I put "It is a place that you cannot return to" I'm not clear where I went wrong ... anyone help? Cheers!
Del is a contraction for de (from) and el so it's return from, not return to.
DON'T TAKE THE MICKEY OUT OF ME! 'from which' was marked wrong, 'from where' as correct answer. I retake the lesson and then 'from where' is wrong, and 'which' right. Is this a joke?
Del supposedly means "from" but I CAN'T TELL A DIFFERENCE IN MEANING in this sentence. 'It's a place you can't go back to." OR "It's a place you can't go back from."
The core of the sentence is pretty straightforward, but it gets lost in a more complex structure. If you temporarily alter the subject it may help:
No puedes regresar de ese lugar - You cannot return from that place.
The DL sentence has the place as the subject instead of you, and it uses a couple of pronouns to do this: The subject pronoun "es", and the tricky little relative pronoun "el que".
Es un lugar del que no puedes regresar - It is a place from which you cannot return.
DL has always preferred "can" for "poder" instead of "be able to". There's nothing wrong with your translation though.
The preposition "de" in the "del que" construction. I'm guessing you could substitute if for "a" to get the other meaning, but I can't guarantee it: Es un lugar al que no puedes regresar.
Should my comments be seen by me immediately, or is there a delay? Seems like mine never show up. Thanks, Mark
Why isn't "It is a place of no return" accepted? I think that is an acceptable English phrase.
It conveys the meaning OK, but the common English phrase is "point of no return". DL tends to avoid confusing things ... mostly.
Why can't you return FROM a place? If I go to the store and someone calls and asks where I am, I'd say I'm returning home FROM the store.
Impossible to know when Duolingo expects a literally translation or the common equivalent. But you learn even when counted wrong.
"It is a place from which you cannot return". That sounds short, clear and correct to me.
That's the "official" translation shown at the top of the page.
That is the manner in which I would write it if I were writing very formal prose (heh :-). But it's not how I would write it normally, and it's especially not how I would say it. I would say "It's a place you can't return from." Maybe with a "that" before the "you".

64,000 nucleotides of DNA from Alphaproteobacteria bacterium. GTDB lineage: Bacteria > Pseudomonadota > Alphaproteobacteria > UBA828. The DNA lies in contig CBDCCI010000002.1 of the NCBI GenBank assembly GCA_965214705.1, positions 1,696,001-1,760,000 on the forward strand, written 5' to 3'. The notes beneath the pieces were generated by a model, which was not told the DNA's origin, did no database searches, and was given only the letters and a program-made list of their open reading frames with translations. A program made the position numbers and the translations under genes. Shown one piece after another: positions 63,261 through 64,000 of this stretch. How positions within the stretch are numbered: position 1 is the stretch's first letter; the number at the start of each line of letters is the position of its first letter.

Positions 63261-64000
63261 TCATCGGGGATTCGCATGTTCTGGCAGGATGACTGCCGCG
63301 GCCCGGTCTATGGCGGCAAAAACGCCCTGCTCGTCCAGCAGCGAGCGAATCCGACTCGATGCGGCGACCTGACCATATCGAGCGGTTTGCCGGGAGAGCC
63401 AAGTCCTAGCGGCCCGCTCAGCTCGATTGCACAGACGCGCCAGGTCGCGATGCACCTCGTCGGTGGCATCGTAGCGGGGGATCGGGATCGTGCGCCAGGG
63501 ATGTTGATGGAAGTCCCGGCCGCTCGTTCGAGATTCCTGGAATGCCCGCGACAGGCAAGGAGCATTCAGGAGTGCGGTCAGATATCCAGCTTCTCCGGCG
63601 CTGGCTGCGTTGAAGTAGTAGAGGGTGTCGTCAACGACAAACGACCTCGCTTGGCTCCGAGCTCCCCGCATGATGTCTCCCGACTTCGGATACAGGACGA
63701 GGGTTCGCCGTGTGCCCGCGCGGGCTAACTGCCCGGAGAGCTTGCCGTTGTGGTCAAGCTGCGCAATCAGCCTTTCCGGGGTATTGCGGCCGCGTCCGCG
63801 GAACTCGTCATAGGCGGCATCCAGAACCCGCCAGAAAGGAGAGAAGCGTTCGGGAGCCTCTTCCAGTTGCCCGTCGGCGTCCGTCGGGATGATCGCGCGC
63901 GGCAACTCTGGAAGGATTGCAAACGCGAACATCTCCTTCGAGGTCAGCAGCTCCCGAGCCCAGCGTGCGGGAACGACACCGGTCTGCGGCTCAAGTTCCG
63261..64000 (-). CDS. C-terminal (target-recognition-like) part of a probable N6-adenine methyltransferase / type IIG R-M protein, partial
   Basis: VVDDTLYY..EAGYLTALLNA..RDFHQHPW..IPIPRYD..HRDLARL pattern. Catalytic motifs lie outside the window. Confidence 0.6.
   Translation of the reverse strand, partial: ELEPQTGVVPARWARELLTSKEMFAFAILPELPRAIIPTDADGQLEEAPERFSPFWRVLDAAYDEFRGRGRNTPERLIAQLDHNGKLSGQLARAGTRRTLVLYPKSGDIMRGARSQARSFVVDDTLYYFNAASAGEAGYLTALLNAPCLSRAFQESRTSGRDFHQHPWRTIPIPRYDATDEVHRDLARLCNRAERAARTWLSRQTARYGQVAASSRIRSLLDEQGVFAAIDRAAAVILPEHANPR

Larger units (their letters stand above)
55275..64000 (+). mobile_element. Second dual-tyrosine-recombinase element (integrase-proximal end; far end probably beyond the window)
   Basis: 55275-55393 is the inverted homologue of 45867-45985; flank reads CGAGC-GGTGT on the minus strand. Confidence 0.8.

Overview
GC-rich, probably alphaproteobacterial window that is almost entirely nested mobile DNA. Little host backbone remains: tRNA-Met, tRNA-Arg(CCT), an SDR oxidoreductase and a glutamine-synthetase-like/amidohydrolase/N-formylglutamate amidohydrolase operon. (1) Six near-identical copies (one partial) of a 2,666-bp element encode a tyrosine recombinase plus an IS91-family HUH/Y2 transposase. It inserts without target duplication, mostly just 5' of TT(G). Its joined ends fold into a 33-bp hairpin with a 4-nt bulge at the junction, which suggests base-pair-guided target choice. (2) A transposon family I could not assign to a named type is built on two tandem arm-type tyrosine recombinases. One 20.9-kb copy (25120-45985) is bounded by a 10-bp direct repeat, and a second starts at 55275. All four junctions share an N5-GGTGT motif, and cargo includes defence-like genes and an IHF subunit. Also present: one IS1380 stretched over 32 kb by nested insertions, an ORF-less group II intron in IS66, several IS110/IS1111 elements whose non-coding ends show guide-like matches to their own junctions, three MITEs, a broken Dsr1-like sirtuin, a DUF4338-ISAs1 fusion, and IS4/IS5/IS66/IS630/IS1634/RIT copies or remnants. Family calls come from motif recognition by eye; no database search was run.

Hmm? I'd swear it wasn't that when I first looked. Nice to now see such a good sentence :)
I probably would say it the way that you said you would say it.Nevertheless I prefer the more formal translation. The rule that says one should not end a sentence with a preposition is a rule that today is only observed in the breach.
It's not an English language rule. It was a rule invented by grammar school teachers who were used to teaching Latin.
"It is a place you cannot return from." When told that putting a preposition at the end of a sentence was poor grammar, Winston Churchill is reported to have said, "That is an idea we should not up with put." I will go with Mr. Churchill's opinion on this one.
I believe the quote is "This is the kind of arrant pedantry up with which I will not put."
My English teacher would certainly have blue-pencilled the usage of ''quote'' as a noun instead of ''quotation''. Up with which one would have had to put.
You could have shown your English teacher a copy of the OED. Their definition of "quote" as a noun:
1 A quotation from a text or speech.
‘a quote from Wordsworth’
2 A quotation giving the estimated cost for a particular job or service.
‘quotes from different insurance companies’
3 Stock Market
A quotation or listing of a company on a stock exchange.
4 quotes Quotation marks.
‘use double quotes around precise phrases you wish to search for’
Here are the Spanish versions:
Kind of. The preposition at the end of the sentence is Very Bad according to some. :)
If you write it that way (which is allowed in less formal contexts), you can omit the "where"; it's not necessary.
I don't know the grammatical reason to tell you, but "where" in that sentence sounds wrong. It should be "which", or "that", or absent altogether.
I don't think it's bad English. It liked "It is a place that you can't return from". The only real difference from yours is "where" vs "that", and I think both are ok, and I think "where" is probably better.
I am a native english speaker and I am confused as to what the english translation means.
It means you can go to that place, but you can't return from there.